About the Crisis in the Middle
Interview with Mansoor Hekmat
The below 1991 interview with Mansoor Hekmat is part of a comprehensive piece about the crisis in the Middle East as a result of the then Gulf War. In light of the war on Iraq and the relevance of this interview to the current situation, we are reprinting a section in the WPI Briefing. To see the full interview, go to www.wpibriefing.com. What are the background and the causes of this crisis?
Mansoor Hekmat: We must first define the crisis itself. The background and the causes of what reality are we supposed to talk about? Western journalism and the Western governments involved in this issue, at least in their propaganda, give a limited and misleading picture of this crisis. As though the issue is over the occupation of Kuwait by Iraq and the consequences of this incident from the viewpoint of the supply of oil to the West, or the fate of the foreigners in the region. Of course, their more specialist analyses reflect the wider dimensions of this crisis and the dangers which thereby threaten the world.
The occupation of Kuwait by Iraq has not been an exception to the general rule governing the relations among states in contemporary capitalism. This is not the first time that a country, in pursuit of its economic, political and strategic interests, has invaded and occupied another. In this specific case, the Iraqi government's economic and political interests are quite clear. Of course, it may be asked why this act has taken place, and could take place, at this particular time. I shall return to this further on. But it should be clear that the main factor in this crisis is neither the violation of Kuwait's sovereignty, nor the restriction of oil supplies to the West, nor the condition of the foreign citizens. The occupation of Kuwait has acted as a tiny spark to a massive explosion on a world scale; as an outlet for the solution of much more fundamental problematics. To comment and take a position on the Middle East crisis means to focus on these main issues and on the future course of the event. The question is not the Iraqi-Kuwait relationship, but, rather, the international alignment that has been formed in the wake of this event and the explosive situation that thereby threatens the world.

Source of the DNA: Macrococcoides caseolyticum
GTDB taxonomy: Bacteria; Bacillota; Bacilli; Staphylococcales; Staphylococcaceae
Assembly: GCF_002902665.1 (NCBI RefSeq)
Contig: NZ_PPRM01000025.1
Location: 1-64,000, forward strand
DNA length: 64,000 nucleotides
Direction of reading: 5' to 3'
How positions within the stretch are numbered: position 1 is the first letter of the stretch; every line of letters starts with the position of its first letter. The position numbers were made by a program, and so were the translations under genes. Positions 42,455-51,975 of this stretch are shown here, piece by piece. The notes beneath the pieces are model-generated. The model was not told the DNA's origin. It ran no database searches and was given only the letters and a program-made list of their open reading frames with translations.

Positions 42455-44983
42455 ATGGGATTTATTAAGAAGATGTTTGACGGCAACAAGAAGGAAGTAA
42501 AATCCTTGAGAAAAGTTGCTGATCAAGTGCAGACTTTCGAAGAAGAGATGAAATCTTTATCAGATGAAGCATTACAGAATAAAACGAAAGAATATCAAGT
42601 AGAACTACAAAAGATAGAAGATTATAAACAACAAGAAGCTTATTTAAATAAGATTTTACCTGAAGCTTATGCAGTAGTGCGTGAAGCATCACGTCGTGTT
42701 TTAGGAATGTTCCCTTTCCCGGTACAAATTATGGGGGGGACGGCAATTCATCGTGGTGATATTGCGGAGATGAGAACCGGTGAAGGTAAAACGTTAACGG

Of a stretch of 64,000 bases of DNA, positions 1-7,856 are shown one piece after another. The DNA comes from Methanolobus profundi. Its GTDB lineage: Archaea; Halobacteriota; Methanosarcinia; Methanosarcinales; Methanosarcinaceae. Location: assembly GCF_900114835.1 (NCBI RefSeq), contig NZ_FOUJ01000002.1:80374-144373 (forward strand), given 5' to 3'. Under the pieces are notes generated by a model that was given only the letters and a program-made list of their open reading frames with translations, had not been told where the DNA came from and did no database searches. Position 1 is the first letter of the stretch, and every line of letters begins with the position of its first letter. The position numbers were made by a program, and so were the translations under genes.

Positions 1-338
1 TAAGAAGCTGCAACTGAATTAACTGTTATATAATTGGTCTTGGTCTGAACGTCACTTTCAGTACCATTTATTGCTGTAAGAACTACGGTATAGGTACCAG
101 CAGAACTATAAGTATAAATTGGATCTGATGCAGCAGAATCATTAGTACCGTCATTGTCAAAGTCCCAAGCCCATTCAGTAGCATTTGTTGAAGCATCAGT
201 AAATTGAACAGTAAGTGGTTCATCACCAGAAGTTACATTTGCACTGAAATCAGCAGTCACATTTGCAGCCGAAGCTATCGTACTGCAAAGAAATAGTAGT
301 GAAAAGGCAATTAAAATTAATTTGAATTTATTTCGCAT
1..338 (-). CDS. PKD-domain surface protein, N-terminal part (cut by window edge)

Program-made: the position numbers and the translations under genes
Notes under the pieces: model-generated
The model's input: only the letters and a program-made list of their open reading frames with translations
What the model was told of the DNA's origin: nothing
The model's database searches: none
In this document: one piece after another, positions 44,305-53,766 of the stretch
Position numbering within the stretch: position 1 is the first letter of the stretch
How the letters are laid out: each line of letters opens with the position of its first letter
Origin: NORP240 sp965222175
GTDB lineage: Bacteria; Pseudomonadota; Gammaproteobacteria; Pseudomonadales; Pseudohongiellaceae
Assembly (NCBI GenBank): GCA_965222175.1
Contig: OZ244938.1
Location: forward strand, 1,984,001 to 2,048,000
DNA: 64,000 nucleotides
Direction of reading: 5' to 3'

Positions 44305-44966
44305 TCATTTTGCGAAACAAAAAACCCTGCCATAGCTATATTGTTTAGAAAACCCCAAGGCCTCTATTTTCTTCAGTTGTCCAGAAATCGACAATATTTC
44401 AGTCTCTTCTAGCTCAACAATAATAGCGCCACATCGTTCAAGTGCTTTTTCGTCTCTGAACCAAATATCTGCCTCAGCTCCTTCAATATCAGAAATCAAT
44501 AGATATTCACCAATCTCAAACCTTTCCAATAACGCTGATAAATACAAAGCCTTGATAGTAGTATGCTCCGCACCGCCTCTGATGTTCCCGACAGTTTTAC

This event should be viewed in the context of world developments after the Cold War and the disintegration of the Eastern bloc. Both the occupation of Kuwait and the ensuing situation in the Middle East have been possible because of these developments. Before the events in the Soviet bloc, the world's economic and political geography had assumed a more or less stable form under the influence of the East and West alignment and the confrontation of the two so-called super-powers. Not only the political and national divisions of the capitalist world but the entire conceptual superstructure and ideological physiognomy of the world had been defined under the influence of this international encounter. Today all these equations have to be defined anew. Open and unresolved questions have arisen. Every state, force and individual is, for its part, accepting a role in shaping the future profile of the world. The Arab world is part of the world as a whole; what is today taking place there is no more astonishing than the events in the Soviet Union and in West and East Europe. Past relationships and equations are being revised from all sides. Just as the European geography of two years ago seems out of date, and the encountering and even the mere existence of the NATO and Warsaw pacts in the old form have lost meaning, so the political balance and the political and administrative divisions surviving to this day in the Arab world and the Middle East have been questioned. In one word, with the entry of the world into the post Cold War era not only do new questions emerge but the old ones present themselves in new forms.